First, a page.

but regardless, your poem stands, great work there charles, thank you ;-)

  10. great symbolism in this charles..great play on the tree of life as well...and heck..if nature would pay us back, we would crash in seconds...

  11. Such a blend of beauty and sadness in this. Wonderful photo and your word-imagery, woven with color, is so rich.

  12. Agree with above comments. I didn't see the paradise lost until the end; again another poem today about the effects of broken love. This spring our thoughts seem to be turning to why can't love work, rather than just falling deliciously into it. It must be the clouds that seem to surround us.

    This is beautifully written, so adroit at weaving the beauty of nature into your life and love. Excellent write.

  13. Chaz, this was a revelation... like the Book. Begins steeped in natural beauty and scenery, then come the storm clouds of a doubtful future... finally, the earth can't handle us anymore. Speaks in a strong way about the harm we are doing to the planet we were given to steward, not exploit. Thanks, Amy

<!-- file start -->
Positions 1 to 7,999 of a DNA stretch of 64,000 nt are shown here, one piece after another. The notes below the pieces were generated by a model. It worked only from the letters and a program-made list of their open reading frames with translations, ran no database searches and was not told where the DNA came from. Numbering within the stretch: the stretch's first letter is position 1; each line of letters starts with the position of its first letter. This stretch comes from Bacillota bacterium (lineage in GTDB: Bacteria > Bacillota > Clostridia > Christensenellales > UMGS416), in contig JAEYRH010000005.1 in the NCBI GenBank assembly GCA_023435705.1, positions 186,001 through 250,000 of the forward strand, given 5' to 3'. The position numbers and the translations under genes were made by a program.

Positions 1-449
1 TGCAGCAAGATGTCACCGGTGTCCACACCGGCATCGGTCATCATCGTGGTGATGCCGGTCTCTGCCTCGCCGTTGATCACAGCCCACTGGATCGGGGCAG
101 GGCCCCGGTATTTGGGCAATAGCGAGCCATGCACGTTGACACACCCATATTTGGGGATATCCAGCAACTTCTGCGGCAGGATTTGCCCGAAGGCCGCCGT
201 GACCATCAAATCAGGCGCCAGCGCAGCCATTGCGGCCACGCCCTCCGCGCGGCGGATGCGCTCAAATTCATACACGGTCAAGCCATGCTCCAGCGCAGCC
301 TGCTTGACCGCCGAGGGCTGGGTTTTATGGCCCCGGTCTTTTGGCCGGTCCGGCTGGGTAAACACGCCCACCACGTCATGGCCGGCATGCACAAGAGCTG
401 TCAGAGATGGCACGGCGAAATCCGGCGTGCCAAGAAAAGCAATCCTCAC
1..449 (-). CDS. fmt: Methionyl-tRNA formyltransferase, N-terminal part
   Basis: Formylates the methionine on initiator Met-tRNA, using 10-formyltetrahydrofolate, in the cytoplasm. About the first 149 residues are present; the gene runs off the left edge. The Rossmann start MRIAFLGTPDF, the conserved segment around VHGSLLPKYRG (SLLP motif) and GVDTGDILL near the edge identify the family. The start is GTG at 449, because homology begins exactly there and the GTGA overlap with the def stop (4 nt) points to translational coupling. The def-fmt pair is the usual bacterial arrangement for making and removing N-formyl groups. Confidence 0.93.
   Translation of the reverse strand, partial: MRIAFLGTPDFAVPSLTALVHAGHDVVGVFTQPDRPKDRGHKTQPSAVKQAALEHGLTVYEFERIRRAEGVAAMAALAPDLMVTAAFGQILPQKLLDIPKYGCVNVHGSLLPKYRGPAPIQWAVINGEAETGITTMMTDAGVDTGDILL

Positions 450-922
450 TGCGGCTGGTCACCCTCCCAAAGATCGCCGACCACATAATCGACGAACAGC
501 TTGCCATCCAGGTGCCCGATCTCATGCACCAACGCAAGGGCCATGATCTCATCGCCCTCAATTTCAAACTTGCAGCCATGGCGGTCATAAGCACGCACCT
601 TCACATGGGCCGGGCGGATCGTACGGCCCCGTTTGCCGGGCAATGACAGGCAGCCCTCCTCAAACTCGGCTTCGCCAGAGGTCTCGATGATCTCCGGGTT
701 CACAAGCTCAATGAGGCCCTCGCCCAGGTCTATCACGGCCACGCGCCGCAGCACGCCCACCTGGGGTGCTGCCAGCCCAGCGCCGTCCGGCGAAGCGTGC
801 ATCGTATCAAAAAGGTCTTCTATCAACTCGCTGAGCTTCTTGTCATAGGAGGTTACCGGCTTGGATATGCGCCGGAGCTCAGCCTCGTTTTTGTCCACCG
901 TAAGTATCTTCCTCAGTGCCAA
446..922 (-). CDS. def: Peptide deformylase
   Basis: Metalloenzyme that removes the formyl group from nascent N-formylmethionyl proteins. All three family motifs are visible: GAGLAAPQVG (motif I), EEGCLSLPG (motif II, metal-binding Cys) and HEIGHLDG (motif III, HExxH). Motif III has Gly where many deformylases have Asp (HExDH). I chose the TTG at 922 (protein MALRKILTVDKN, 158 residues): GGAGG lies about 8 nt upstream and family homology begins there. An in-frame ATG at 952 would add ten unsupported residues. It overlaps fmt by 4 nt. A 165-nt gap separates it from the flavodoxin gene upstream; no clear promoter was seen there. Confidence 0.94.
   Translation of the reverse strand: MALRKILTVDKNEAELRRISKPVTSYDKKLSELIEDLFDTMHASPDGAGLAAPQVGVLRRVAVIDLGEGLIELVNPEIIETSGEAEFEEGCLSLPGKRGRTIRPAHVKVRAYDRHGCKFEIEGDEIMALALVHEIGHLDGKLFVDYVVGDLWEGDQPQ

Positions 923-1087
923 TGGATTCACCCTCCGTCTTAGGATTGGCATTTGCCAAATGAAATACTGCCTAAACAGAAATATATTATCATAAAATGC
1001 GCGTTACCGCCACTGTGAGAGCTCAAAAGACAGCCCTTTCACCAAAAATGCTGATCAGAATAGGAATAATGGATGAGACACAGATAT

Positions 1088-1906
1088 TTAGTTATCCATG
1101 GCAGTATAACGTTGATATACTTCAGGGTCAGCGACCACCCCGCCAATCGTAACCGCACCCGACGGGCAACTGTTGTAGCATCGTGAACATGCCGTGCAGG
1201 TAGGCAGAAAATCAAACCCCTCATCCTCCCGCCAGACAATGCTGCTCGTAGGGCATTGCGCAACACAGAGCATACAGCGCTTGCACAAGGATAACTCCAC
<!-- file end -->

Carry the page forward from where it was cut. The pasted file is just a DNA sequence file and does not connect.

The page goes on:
14. I was happily chirping along like the oriole (have never seen one, however) until this foreboding line: It was a day like no other, when earth
    began its wail.
    It seemed more than a storm was coming and I began to frown. By the end I was hoping, with tears in my eyes, that you might submit it to one of the earth conservancy organizations, along with your awesome photo. The way you share this important message deserves to be more widely read.